Posts Tagged ‘WA3’

Woodward Complete Streets meeting on April 17th

Tuesday, April 9th, 2013

Woodward Complete Streets flyerThe Woodward Complete Streets planning project has been underway for months, but now it’s time to engage with residents and stakeholders.

To accomplish this, a series of five 3-day open houses are being announced along Woodward. The first is April 17th through the 19th with a focus on Woodward from McNichols (6 Mile Road) north through Ferndale.

The meeting location is the St. James Catholic Church at 241 Pearson Street at Woodward in Ferndale.

A special focus group meeting for cyclists is scheduled for April 17th at noon. Yes, lunch will be provided. This is your best bet to giving feedback on how to make Woodward more bicycle friendly.

If you can’t make this meeting, there are drop in hours:

  • April 17th from 9am until 5pm
  • April 18th from 12pm until 8pm
  • April 19th from 9am until 3pm

There’s also a walking audit with Dan Burden. We’ve been on many of his tours that are full of common sense traffic solutions. He strongly recommend you consider attending one of these.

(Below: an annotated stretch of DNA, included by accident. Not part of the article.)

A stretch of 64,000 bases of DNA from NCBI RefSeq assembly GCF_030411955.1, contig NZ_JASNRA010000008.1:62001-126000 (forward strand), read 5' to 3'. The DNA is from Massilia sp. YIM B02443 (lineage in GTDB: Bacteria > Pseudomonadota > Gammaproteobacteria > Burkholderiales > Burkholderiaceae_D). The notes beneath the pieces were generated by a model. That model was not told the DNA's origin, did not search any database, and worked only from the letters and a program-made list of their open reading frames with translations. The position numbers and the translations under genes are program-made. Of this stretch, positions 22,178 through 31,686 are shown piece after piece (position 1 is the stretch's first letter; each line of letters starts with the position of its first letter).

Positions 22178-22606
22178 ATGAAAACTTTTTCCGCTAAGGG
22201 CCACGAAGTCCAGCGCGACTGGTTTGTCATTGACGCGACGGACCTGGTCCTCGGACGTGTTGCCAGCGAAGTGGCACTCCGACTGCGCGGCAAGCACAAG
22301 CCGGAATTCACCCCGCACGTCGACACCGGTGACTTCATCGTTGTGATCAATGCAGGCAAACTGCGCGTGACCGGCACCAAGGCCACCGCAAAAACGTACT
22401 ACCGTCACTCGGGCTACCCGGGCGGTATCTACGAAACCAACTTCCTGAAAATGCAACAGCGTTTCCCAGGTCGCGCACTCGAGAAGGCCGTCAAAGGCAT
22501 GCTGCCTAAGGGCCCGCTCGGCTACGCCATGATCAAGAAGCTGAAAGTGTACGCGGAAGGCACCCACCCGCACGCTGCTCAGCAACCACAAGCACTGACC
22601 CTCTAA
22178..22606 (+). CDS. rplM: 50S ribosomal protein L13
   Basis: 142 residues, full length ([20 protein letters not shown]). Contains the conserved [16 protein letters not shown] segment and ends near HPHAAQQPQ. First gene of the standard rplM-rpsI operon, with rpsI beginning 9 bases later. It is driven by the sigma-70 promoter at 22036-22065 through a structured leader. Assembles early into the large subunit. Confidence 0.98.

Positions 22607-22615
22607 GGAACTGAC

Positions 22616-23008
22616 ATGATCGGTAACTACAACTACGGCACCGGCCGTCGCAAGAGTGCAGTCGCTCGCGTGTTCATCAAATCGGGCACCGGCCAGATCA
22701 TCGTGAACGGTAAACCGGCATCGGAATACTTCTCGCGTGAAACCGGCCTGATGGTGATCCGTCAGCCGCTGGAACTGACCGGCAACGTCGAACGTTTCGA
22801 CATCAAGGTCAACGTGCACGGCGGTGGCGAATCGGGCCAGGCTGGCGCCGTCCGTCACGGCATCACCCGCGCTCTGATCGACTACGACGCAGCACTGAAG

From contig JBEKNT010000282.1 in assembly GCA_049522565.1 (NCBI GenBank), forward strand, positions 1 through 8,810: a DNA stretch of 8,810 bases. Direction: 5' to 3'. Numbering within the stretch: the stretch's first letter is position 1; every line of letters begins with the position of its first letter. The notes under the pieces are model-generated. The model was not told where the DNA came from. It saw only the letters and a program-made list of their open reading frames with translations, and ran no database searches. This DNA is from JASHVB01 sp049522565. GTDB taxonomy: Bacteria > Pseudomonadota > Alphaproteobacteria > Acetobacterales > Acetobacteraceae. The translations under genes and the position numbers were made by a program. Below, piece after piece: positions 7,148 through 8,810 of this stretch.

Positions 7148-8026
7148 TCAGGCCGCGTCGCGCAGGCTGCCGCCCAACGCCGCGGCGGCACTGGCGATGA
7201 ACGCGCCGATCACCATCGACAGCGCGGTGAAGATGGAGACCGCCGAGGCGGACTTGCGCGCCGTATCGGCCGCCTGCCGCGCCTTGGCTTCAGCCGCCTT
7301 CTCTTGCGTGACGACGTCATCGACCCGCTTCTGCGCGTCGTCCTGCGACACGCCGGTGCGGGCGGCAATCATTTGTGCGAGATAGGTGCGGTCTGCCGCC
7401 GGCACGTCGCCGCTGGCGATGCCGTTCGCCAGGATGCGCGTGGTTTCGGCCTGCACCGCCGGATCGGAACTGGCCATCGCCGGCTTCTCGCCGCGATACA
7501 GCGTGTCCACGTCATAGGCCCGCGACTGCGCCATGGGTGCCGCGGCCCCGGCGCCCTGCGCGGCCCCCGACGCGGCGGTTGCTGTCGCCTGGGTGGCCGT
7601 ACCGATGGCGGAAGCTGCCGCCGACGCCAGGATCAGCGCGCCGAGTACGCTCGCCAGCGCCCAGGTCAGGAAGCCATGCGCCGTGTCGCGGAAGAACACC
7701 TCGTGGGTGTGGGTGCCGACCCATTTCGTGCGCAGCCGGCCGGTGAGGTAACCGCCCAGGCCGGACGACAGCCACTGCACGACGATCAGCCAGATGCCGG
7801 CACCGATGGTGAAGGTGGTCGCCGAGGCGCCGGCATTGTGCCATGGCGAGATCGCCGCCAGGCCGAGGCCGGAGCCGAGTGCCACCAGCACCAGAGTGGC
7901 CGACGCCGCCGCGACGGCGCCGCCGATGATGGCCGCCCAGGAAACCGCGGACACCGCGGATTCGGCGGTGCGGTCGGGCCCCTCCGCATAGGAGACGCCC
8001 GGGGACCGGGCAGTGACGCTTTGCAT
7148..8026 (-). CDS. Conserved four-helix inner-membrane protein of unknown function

More information is available on this Woodward Complete Streets flyer.

Southeast Oakland County bike summit

Sunday, December 9th, 2012

A bike summit is planned for this Wednesday, December 12th at 7 PM in the Royal Oak Public Library (222 E. 11 Mile Road.)

The purpose it to provide updates on efforts to improve biking in Southeast Oakland County, primarily Berkley, Birmingham, Clawson, Huntington Woods, Madison Heights and Royal Oak. There will also be an update on a new bike route map some of us have been working on. The Road Commission for Oakland County will also share their recent Complete Streets report.

The Detroit Free Press has this article describing the summit as well as this interesting story from Huntington Woods.